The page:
Michael Lichter Photography

Paul Cox Industries’ Roustabout 1925 Harley JD Custom

The famed builder breathes life into a 1925 Harley-Davidson JD engine, but it’s totally its own thing

On this build, I wanted to just enjoy the mixed media and lines of the work because sometimes we just need to step back and loosen up a little. I took an organic approach to what would become a more conceptual, sculptural build. This project started about eight years ago when I got this engine from my buddy, Billy Lane. Then, I started looking for a transmission to run behind it. Hugh at Sixth Street Specials (New York) had a few pre-unit Triumph transmissions that I could piece into a complete one. I mounted a mini-alternator up front to run lights off the dual chain-drive setup created from combining old and new sprockets. The shocks are Redwing roadrace. I machined the little brass spring collars that replaced plastic ones. As time passed, the legs took on a pitted patina that inspired the look of the whole bike today. The future look of the bike will be basically what you see here, but the tank will be fleshed out in steel, while keeping the lines and feel of the mixed materials.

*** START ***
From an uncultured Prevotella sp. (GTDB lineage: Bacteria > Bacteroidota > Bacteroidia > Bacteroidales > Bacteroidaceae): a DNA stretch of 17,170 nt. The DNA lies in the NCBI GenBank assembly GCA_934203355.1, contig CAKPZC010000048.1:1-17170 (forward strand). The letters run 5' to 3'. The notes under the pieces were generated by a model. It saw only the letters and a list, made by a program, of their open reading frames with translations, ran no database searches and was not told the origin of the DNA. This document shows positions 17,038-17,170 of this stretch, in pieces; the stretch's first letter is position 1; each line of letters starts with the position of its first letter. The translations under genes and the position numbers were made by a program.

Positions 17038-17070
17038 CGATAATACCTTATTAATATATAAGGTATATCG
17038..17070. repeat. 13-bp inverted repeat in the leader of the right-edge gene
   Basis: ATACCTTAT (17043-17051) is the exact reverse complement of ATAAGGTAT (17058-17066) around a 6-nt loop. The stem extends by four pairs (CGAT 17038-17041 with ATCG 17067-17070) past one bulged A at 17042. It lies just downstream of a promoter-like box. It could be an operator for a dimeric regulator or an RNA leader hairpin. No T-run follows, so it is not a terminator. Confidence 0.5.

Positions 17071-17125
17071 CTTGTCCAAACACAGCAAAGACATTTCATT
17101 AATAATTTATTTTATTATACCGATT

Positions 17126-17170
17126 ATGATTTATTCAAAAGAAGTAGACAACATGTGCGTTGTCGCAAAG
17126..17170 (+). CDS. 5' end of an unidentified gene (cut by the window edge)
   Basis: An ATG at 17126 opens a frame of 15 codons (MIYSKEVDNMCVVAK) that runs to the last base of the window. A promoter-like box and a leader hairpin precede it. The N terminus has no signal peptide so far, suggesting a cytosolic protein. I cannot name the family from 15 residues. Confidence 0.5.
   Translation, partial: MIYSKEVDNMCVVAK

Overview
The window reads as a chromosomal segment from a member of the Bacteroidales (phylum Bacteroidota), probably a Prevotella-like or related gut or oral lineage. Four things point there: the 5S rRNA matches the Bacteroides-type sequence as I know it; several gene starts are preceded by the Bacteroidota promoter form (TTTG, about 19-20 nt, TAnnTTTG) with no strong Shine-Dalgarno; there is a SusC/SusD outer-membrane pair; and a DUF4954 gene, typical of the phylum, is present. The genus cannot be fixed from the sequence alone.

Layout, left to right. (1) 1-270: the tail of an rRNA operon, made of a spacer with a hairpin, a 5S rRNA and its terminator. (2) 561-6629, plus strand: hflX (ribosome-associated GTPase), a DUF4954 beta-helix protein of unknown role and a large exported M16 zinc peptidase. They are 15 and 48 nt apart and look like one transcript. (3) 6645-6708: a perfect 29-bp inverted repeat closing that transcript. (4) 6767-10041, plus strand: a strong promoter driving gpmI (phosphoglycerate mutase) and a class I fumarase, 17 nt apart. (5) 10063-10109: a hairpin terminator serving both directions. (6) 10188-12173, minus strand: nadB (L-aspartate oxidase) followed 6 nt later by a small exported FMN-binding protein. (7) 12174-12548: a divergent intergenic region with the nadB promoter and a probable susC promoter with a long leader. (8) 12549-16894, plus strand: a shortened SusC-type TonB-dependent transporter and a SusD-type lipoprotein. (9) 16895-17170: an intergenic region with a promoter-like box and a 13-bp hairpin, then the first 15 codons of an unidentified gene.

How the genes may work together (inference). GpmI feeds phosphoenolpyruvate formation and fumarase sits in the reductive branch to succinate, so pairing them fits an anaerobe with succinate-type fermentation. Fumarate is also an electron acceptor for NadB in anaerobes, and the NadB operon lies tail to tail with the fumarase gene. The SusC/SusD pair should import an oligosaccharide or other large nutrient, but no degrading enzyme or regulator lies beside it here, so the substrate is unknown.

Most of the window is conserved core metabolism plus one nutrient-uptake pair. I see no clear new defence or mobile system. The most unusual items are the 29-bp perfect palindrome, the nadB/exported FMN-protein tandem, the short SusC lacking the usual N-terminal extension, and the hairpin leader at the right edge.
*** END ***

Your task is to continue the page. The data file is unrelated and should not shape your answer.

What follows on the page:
Harley-Davidson JD Custom bike

I originally started the girder forks about 15 years ago as the Berserker prototype.

Michael Lichter Photography

spiked leather motorcycle seat

The seat is minimal in size but definitely its own animal.

Michael Lichter Photography

spiked custom fuel tank

The fuel tank is a combination of steel panels and sheepskin “sails” lashed onto the “skeleton” I create when making my tanks.

Michael Lichter Photography

harley-davidson JD powerplant

Form meets function on the JD powerplant.

Michael Lichter Photography

triumph transmission

Close-up view of the pre-unit Triumph transmission.

Michael Lichter Photography

custom motorcycle transmission

I wanted soft arcs and a small chassis for the frame, so I built around the engine and trans mounts with a minimum of structure.

Michael Lichter Photography